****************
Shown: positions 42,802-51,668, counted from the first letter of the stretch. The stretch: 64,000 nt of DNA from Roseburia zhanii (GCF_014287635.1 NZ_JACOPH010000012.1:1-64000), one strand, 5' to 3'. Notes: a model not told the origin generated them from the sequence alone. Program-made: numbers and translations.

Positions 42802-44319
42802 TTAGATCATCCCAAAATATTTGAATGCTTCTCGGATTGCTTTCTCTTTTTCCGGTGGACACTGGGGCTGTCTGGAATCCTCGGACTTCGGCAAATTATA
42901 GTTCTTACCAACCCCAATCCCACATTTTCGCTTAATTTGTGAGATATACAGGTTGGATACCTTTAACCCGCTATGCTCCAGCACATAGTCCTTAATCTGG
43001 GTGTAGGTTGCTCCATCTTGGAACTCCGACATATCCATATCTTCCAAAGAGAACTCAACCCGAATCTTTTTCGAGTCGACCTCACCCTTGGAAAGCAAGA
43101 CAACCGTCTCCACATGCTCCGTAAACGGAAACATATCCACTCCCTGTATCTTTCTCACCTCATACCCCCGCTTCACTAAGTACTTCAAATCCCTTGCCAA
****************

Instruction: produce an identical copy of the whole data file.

Shown: positions 42,802-51,668, counted from the first letter of the stretch. The stretch: 64,000 nt of DNA from Roseburia zhanii (GCF_014287635.1 NZ_JACOPH010000012.1:1-64000), one strand, 5' to 3'. Notes: a model not told the origin generated them from the sequence alone. Program-made: numbers and translations.

Positions 42802-44319
42802 TTAGATCATCCCAAAATATTTGAATGCTTCTCGGATTGCTTTCTCTTTTTCCGGTGGACACTGGGGCTGTCTGGAATCCTCGGACTTCGGCAAATTATA
42901 GTTCTTACCAACCCCAATCCCACATTTTCGCTTAATTTGTGAGATATACAGGTTGGATACCTTTAACCCGCTATGCTCCAGCACATAGTCCTTAATCTGG
43001 GTGTAGGTTGCTCCATCTTGGAACTCCGACATATCCATATCTTCCAAAGAGAACTCAACCCGAATCTTTTTCGAGTCGACCTCACCCTTGGAAAGCAAGA
43101 CAACCGTCTCCACATGCTCCGTAAACGGAAACATATCCACTCCCTGTATCTTTCTCACCTCATACCCCCGCTTCACTAAGTACTTCAAATCCCTTGCCAA